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  • Michael Krakovskiy 3:26 am on December 10, 2008 Permalink | Reply
    Tags: Danish design, Denmark, early Internet literature, Harold Kroto, Ian Bank, Lego, ,   

    The Problem With Code Reuse and Abstraction 

    Currently I am neck deep in some multi-layered multi-moduled code that I inherited from some consultants. Younger developers who work with me are also upset with the convolutions, but they are convinced that their way of snapping together Lego blocks is vastly superior and much more maintainable. Just like the consultants though they believe that the more modular, abstract and generic they make their code – the better it is, even if they are building a one-off super specific application. Modularity and code reuse is their number one priority, only then followed by performance, brevity, and lack of bugs.

    Development frameworks and code reuse that they promote seem to the the way things are going these days. I was reminded of this trend when I was reading this passage in Ian Bank’s “The Bridge” today:

    “”Are there laws against what they did?”
    “There’s no law to permit it, Orr, that’s the point. Good grief man, you can’t have people going off and doing things just because they want to, just because they think something up! You have to have a… a framework””

    Don’t get me wrong, I am all for code reuse, abstractions and other such fineries. It’s just that I tend to look at certain tasks and think – there’s a piece of custom code needed here! The younger developers always look at me with great disapproval and tell me that I should use module X or Y, or how they are working on a module that will cover all problems of this kind in a generic way.

    Today I came upon a perfect metaphor for such thinking. Apparently it originated from an origami forum, but it seems to me I encountered it in Fidonet signature years ago. In any case, the quote goes like this:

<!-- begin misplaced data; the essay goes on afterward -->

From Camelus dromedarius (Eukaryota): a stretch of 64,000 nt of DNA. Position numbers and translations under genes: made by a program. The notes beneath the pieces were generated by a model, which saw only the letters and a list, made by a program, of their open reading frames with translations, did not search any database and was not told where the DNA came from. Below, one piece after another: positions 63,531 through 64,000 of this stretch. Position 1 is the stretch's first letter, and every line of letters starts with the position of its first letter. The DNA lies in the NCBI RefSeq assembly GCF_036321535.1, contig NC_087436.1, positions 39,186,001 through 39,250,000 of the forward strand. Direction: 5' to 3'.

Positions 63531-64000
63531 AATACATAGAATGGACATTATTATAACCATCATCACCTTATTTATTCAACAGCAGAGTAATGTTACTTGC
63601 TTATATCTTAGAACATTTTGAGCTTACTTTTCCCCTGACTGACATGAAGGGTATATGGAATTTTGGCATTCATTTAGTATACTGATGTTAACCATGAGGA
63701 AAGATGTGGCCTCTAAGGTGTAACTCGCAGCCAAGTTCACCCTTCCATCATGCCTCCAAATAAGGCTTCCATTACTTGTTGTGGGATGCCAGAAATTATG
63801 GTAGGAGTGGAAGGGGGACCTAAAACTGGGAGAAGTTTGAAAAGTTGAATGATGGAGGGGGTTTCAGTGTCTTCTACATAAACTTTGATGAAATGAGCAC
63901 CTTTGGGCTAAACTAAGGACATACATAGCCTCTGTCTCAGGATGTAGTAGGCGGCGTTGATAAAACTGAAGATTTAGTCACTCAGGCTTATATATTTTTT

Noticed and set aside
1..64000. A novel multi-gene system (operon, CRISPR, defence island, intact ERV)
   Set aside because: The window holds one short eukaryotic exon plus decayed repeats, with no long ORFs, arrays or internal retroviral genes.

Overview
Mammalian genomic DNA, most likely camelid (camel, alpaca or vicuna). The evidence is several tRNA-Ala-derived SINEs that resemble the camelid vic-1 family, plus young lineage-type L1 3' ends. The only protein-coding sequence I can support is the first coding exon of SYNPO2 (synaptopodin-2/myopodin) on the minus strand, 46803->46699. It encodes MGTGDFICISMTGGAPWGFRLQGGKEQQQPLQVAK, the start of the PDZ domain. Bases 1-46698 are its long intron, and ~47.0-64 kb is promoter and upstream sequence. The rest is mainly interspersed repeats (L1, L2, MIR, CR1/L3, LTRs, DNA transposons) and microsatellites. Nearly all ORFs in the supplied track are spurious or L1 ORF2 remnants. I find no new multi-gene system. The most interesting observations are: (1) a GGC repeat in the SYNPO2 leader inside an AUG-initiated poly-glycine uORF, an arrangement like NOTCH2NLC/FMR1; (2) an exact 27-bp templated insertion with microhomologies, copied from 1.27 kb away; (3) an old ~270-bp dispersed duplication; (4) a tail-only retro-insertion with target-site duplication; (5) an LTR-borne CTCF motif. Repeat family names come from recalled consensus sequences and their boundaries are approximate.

“An elephant consists of a trunk, ears, and a hippopotamus”.

    When you are building things out of Lego blocks, you must fight the temptation to substitute a hippo for the starting point of an elephant. It looks like Lego did mess up the young minds just the way Sir Harold Kroto said when he delivered a crotch punch to the Lego sales:

    “New toys (mainly Lego) have led to the extinction of Meccano and this has been a major disaster as far as the education of our young engineers and scientists is concerned. Lego is a technically trivial plaything and kids love it partly because it is so simple and partly because it is seductively coloured. However it is only a toy, whereas Meccano is a real engineering kit and it teaches one skill which I consider to be the most important that anyone can acquire: This is the sensitive touch needed to thread a nut on a bolt and tighten them with a screwdriver and spanner just enough that they stay locked, but not so tightly that the thread is stripped or they cannot be unscrewed.”

    If I knew about some of the things that were lurking in the codebase I’m working with now, I’d work something like this into my hiring contract: